Today, legal blogging is a competitive world. Many law firms have turned to blogging to reach potential clients and keep their brand relevant during Covid-19. The pandemic may have limited how businesses pursue client outreach, but it’s also created a competitive content market online.
While it may look easy, there’s actually a lot to running a successful legal blog. From creating strong content to building your website, you’ll have to figure out how to balance your personal brand with blogging mechanics.
Read on for everything you need to know and the advice you can’t find by just scrolling through your competition.
Why do Law Firms Blog?
Legal blogging isn’t just about giving the best advice. In fact, it’s barely about that at all. Law firms have turned to blogging because of a concept called “content marketing,” which today essentially fuels all online markets.
Through “content marketing,” businesses choose to create relevant, interesting, and clickable content. That way, when a potential customer searches for information online, they find your article, read it, and are more likely to give you their business.
Consequently, creating strong content is partially about anticipating those searches as well as branding your relevant answer. “Branding,” in this case, can mean showing your company’s personality in your article through the language you use or customer testimonials. It can also mean providing your company’s specific answer to a problem — i.e., the step by step process by which you would fight a common charge.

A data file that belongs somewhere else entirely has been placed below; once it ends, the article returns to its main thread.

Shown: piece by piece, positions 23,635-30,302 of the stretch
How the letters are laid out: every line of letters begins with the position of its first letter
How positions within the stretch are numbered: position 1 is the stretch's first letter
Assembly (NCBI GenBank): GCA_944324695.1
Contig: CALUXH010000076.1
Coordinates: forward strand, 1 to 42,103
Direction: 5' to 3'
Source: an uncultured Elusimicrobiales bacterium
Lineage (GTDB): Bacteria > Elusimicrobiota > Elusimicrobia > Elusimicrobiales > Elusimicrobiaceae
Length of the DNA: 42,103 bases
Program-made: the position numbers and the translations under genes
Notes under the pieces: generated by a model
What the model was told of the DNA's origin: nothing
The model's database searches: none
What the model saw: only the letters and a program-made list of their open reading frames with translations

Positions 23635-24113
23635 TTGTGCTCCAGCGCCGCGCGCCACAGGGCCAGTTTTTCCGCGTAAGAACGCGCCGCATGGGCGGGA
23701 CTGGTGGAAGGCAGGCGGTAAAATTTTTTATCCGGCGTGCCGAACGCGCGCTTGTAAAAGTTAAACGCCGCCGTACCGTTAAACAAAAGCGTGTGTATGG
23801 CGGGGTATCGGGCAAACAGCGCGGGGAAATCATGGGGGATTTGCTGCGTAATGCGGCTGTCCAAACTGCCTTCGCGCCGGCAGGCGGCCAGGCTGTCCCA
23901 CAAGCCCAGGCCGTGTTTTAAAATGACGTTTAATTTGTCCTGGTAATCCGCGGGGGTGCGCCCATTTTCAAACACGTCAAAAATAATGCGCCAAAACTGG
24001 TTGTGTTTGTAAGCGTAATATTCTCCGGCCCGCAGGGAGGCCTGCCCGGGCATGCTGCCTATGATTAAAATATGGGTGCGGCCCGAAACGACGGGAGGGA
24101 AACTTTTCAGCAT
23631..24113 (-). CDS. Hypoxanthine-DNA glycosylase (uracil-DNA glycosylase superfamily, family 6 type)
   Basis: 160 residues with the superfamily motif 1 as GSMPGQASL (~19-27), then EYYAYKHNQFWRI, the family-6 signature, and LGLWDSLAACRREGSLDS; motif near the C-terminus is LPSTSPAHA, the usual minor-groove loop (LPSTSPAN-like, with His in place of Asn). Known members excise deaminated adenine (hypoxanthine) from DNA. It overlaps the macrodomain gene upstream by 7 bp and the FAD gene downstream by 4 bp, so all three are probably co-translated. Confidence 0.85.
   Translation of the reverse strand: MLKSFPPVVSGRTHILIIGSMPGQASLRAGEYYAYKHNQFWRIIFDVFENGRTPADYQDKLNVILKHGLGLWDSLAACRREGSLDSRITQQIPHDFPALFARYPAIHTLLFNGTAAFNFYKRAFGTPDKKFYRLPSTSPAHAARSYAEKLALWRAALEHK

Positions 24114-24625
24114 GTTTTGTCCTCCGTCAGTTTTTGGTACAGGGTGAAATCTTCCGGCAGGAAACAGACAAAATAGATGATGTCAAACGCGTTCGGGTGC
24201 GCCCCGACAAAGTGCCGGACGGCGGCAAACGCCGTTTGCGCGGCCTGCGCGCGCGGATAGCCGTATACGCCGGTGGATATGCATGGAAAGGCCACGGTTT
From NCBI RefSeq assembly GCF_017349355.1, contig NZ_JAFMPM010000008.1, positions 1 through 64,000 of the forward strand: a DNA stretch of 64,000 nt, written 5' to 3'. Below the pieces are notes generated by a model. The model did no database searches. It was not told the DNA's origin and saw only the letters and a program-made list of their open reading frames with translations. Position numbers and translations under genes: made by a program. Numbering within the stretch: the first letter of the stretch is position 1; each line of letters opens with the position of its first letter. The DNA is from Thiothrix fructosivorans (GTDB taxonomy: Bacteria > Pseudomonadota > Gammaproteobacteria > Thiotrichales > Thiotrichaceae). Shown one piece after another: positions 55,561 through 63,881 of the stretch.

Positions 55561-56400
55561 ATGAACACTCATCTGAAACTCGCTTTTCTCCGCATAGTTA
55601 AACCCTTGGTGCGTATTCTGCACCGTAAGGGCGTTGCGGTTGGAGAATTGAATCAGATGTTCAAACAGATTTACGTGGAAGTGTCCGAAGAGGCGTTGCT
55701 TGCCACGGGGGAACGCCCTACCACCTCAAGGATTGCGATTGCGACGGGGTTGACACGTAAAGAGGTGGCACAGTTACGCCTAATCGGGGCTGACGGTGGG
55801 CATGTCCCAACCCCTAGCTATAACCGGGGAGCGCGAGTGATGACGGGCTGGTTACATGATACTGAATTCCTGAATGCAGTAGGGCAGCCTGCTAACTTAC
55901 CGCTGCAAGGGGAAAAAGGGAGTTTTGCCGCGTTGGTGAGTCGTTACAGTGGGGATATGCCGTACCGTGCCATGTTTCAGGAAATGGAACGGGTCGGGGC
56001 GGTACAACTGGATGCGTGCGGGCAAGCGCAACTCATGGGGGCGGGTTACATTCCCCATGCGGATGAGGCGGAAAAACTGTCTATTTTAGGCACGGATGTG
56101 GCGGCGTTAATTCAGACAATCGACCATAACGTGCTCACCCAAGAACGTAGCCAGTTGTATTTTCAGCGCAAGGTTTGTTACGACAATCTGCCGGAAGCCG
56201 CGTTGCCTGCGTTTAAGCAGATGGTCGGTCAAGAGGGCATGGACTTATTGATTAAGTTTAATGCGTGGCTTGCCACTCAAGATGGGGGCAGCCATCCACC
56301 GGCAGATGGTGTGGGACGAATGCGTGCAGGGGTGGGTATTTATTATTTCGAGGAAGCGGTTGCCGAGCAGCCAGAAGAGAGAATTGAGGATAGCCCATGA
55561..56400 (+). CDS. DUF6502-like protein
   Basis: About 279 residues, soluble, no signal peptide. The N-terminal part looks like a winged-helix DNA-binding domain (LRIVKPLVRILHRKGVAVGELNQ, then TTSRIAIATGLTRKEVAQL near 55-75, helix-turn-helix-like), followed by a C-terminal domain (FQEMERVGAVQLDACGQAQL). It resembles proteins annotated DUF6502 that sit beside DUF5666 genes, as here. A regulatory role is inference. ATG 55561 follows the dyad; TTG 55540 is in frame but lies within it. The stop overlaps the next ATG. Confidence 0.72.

What Kind of Content Should I Create?
Luckily, it shouldn’t be too hard for your law firm to figure out what to blog about. You know what issues are most important to your community through your work and can present a clear rundown on what to expect on popular charges. Think back to the issues that were the most common or tedious for your clients.
Anticipating and addressing their concerns will allow you to create important, relevant content that could entirely change their approach to their issue. Moreover, because you provided those crucial, insider tips, your client will be more likely to choose you over another firm that just presented a definition of their issue.
Who Are You Writing For?
As you review the relevant issues to your community, try to choose language they can understand. Complicated legal jargon may be your go-to, but it will only turn readers off and push them towards another source. Because your content is competing side-by-side with that of other firms, it’s imperative to make sure your articles are clear, concise, and easy to read.
Make sure your information is accessible for any reader, and try not to link to other firms. Where you can, embed links to other legislative sources in your state. These click through articles can increase your user traffic and present you as a more authoritative source on search engines.
SEO and Clickability
“Clickability” is one part, short eye-catching titles, and another part web design. Think about the articles you’re drawn to. When you open up a page that looks like a long-form essay, you’re probably not as enticed to read the entire piece. Dividing your work up into sections with charts or infographics will make your work look all the more appealing to an entry-level reader.